Greener hunting and fishing

Fishing

A longtime Minnesota tradition, and a fun way to spend time outside, is fishing. The Minnesota Department of Natural Resources has lots of information to get you started. In addition to introducing a kid to fishing, here are some things to think about.

Get the Lead Out: Using non-lead fishing tackle protects wildlife and human health

Anglers rely on sinkers and jigs to help them go after “the big ones,” but fishing tackle made from lead is toxic. Research around the nation has found that poisoning from lead fishing tackle is responsible for 12 to 50% of adult dead loons. Lead poisoning from fishing tackle also affects eagles, waterfowl, and other wildlife. For more information on the effects of lead poisoning, visit the Get the Lead Out website.

How you can help

  • Purchase non-lead tackle and ask retailers to stock non-lead options. Inexpensive and ecologically sound lead alternatives are available, including tin, bismuth, steel, and tungsten.
  • Educate fellow anglers. Members of lake associations around the state can help promote lead-free tackle by putting up a FREE educational display and non-lead samples at your next gathering.
  • Be lead-smart. Never put a lead sinker in your mouth or bite down on a slip shot-use a pair of pliers instead! And wash your hands thoroughly after handling lead sinkers or cleaning out your tackle box.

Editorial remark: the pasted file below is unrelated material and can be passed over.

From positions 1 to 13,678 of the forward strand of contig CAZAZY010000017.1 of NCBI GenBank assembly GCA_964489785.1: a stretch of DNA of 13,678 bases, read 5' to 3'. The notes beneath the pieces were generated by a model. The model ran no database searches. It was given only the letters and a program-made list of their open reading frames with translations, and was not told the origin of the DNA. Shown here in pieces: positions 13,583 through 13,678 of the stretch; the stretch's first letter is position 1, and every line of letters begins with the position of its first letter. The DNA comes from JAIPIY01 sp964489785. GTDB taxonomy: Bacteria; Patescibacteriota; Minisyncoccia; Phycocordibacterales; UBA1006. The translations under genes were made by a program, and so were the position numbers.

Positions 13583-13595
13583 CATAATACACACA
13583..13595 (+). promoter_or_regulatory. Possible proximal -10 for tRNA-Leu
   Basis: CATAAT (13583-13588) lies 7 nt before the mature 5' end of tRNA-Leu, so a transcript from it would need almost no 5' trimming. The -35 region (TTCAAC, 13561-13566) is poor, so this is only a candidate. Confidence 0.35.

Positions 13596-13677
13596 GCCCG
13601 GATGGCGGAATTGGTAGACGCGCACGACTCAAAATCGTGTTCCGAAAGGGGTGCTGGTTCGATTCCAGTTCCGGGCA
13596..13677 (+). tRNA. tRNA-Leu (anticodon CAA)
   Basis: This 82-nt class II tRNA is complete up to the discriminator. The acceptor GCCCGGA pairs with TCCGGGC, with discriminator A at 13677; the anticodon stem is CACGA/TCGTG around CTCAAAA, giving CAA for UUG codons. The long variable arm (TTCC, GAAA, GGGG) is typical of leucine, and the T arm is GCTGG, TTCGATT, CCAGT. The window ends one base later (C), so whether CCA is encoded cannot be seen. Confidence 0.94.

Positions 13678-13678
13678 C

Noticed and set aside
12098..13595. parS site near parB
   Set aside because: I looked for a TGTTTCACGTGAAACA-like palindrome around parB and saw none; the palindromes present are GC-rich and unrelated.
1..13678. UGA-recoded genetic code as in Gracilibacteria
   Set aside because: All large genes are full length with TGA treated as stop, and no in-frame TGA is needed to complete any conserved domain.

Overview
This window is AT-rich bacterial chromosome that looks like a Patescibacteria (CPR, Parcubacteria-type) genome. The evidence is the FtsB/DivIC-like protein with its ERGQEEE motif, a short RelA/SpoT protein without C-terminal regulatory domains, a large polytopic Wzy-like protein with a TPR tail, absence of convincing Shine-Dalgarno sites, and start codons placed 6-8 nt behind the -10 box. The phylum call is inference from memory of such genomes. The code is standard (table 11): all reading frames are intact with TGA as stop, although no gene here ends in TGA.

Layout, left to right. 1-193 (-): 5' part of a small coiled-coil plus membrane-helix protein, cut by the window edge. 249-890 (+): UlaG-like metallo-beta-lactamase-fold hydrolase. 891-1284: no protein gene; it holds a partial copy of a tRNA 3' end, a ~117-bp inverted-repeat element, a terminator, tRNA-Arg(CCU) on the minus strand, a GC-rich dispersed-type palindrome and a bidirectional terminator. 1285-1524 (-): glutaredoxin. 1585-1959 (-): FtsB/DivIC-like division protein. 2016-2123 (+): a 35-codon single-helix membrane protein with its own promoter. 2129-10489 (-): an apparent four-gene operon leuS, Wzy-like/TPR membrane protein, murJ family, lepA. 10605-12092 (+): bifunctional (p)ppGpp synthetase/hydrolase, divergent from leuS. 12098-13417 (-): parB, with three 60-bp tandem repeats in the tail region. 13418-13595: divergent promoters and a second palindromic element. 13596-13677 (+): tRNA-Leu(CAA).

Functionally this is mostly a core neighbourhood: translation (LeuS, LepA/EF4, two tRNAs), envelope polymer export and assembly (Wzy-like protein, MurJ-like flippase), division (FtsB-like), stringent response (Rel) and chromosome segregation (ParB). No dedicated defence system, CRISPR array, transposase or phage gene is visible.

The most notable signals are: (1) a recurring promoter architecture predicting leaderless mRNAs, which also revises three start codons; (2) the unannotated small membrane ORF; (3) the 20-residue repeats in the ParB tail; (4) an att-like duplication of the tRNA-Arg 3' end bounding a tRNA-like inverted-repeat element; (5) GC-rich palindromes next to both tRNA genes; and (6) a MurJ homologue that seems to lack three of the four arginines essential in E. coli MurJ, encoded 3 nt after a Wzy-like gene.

• Always make sure your boat motor is tuned-up and running clean without leaking excessive gas or oil into the lake. If you’re in the market for a new motor, consider a cleaner, more efficient model, such as the newer four-stroke and fuel-injected models.
  • Never re-fuel or boat or gas tank on the water to prevent any spills directly into the lake.
  • Check out the water quality of your favorite fishing spot, as well as any fish consumption advisories for that lake.
  • Reduce the spread of exotic species. Clean-off your boat, motor and trailer of all weeds and empty your livewell before leaving the access, dispose of bait and all litter properly – in the trash.
  • You can get stewardship tips for anglers through the nonprofit = Recycled Fish.

Hunting: Get the lead out!

Because of the toxic affect on waterfowl, duck and goose hunters have been required to use non-toxic ammunition for years. Many of these widely available shotgun loads are also very effective on upland and other small game, so make the switch to go lead free when hunting small game.

Studies are indicating that small lead fragments often are present in hunter-harvested venison, particularly ground venison. In addition, there is research indicating other animals, especially raptors, may be exposed to harmful levels of lead from gutpiles during the deer hunting season. New deer hunting ammunition options are showing up on store shelves, however, and many sporting goods are now carrying copper slugs and bullets. Look and ask for them at your favorite store before going big game hunting in the fall.

Lead information for hunters from the DNR, including summary of recent research can be found at http://www.dnr.state.mn.us/hunting/lead/index.html